Definition of fridge in English:

fridge

noun

British
  • A refrigerator:

    ‘she put the carton of milk back in the fridge’
    • ‘Residents reported that the car park in front of the club was used to dump rubbish like fridges, freezers and old televisions.’
    • ‘The council currently handles 4,500 fridges and freezers a year at its household waste site in Foss Islands Road.’
    • ‘He appeared to be talking gibberish about fridges and freezers.’
    • ‘Experts estimate the number of fridges being safely treated in Greater Manchester has finally caught up with the number being dumped.’
    • ‘Now it is the market for fridges and air conditioners that has become a crazy one.’
    • ‘The towering apartment blocks are empty, although residents were allowed in to empty their fridges and pick up supplies last week.’
    • ‘The controversy comes days before the introduction of strict laws on the disposal of fridges and freezers.’
    • ‘Residents were being urged to stay in their homes after a massive stockpile of used fridges caught fire sending toxic smoke billowing into the air.’
    • ‘There is also a storage room containing two freezer units and three fridges.’
    • ‘Storage facilities like fridges and deep freezers are examined to ensure they comply with health regulations.’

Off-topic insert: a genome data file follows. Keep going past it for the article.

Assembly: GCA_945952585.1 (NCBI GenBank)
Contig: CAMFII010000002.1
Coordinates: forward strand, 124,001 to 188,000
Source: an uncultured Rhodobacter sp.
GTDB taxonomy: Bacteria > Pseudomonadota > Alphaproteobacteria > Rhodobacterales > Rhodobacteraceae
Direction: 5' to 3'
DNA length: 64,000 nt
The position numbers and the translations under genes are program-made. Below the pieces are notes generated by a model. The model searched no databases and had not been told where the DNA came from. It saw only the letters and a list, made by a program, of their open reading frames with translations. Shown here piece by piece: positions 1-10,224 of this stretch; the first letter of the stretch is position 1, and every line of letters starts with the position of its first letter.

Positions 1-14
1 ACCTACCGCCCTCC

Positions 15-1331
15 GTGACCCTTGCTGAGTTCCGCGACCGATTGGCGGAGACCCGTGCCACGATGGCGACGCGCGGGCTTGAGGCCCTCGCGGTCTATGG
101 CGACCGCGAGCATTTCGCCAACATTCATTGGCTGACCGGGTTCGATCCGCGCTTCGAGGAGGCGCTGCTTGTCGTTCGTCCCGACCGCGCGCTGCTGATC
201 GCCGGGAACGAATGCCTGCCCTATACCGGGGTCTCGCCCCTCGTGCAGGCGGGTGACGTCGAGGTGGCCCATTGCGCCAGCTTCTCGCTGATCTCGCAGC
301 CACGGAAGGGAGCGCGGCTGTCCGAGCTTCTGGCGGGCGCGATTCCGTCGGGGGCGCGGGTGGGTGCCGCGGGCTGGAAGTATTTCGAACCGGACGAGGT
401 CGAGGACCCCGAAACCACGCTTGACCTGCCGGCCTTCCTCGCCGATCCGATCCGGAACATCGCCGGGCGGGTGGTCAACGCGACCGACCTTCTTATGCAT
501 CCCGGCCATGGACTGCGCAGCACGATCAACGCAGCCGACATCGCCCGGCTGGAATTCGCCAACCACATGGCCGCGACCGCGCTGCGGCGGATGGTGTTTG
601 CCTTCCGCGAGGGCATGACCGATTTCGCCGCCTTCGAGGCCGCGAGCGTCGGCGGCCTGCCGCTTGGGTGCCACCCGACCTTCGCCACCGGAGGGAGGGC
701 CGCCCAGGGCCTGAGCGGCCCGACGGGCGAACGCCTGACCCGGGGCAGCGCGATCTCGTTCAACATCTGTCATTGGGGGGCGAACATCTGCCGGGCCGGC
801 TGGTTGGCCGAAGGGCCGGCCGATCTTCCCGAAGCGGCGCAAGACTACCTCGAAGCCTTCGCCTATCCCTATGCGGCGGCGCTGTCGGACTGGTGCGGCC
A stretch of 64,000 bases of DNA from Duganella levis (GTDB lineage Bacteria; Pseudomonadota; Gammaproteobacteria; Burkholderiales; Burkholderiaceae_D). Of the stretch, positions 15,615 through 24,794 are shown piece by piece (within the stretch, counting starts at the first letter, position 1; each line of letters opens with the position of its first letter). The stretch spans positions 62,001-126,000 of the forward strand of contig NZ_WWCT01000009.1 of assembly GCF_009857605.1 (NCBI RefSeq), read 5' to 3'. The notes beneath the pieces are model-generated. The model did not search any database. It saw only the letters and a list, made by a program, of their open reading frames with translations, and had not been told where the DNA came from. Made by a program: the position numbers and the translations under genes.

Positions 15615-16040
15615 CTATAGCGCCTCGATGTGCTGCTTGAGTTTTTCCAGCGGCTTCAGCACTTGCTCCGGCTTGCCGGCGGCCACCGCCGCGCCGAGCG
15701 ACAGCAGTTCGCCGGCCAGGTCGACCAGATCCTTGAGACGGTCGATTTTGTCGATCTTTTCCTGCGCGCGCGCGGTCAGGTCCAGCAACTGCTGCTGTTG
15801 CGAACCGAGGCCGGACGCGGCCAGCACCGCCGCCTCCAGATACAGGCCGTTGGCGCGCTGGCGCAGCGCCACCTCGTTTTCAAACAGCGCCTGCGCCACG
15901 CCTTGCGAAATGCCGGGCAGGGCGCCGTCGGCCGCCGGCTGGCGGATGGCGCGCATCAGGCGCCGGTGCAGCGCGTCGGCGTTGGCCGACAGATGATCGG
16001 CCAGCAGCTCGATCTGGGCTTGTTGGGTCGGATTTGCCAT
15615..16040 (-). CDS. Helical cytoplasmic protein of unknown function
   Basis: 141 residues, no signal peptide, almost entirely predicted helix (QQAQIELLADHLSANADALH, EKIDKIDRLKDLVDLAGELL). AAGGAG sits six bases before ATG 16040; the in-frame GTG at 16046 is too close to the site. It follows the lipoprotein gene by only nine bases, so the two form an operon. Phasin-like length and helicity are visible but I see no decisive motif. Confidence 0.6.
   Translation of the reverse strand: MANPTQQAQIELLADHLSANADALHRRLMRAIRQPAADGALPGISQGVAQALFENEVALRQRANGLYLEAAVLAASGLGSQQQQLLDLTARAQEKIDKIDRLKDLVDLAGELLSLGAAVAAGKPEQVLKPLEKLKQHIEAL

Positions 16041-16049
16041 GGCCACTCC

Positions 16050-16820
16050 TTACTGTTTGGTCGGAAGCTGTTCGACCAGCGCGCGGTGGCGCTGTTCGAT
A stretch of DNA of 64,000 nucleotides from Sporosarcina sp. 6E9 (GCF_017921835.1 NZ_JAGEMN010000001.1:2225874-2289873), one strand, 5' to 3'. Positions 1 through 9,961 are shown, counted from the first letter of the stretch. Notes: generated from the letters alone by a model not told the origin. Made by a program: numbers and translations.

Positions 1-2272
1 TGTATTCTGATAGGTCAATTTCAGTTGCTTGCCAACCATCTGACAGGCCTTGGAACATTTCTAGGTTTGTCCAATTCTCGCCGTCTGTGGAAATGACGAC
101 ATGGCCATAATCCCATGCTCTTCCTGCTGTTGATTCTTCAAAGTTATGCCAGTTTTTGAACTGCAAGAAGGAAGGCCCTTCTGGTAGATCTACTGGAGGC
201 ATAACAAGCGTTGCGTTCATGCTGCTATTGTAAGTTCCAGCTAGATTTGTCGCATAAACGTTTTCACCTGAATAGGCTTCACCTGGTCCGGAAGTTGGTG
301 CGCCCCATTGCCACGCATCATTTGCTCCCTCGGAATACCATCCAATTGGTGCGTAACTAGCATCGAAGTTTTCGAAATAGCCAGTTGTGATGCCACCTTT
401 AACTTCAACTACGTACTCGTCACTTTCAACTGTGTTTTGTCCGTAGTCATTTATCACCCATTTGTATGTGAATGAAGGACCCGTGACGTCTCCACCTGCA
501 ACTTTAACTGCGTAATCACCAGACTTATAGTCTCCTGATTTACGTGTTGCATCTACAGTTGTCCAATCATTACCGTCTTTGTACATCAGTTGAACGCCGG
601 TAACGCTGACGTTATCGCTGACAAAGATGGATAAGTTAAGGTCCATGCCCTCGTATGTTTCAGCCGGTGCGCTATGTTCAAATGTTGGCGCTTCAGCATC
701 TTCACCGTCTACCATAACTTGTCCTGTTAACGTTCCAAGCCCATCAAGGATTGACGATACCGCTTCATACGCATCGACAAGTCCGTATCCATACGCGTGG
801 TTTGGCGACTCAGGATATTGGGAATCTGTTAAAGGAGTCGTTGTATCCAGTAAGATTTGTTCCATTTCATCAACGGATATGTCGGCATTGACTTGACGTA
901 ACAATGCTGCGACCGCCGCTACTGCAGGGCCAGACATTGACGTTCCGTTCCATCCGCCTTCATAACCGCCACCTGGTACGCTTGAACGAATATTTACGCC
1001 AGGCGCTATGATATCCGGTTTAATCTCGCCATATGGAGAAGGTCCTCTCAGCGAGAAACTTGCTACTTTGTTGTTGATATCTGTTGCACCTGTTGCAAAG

• ‘The Countryside Lover is quite correct about reporting the dumping of fridges and freezers.’
    • ‘She said she contacted the local depot and they had confirmed fridges and freezers were being put into bin lorries.’
    • ‘My sister brought the new fridge and freezer over for me, so I had all that to sort.’
    • ‘There's a separate section for metal items, like washing machines, fridges and microwaves.’
    • ‘Asbestos and 20 fridges and freezers were among the abandoned rubbish, which took council workers nearly a day to clear.’
    • ‘It is obvious that a truly energy efficient fridge does not cost any more money than a mediocre one.’
    • ‘They were a Victorian invention designed to ensure there was always ice to go in the gin and tonic before the days of electricity and fridges.’
    • ‘The lack of fridges and freezers meant food was bought and cooked fresh daily.’
    • ‘Freezers, fridges, microwaves and cookers are checked and tested before being delivered at a low cost to clients.’
    • ‘After an hour, the lorry came back and picked up the rest of the waste, except for four other fridges and freezers.’

Origin

1920s: abbreviation, probably influenced by the proprietary name Frigidaire.

Pronunciation:

fridge

/frɪdʒ/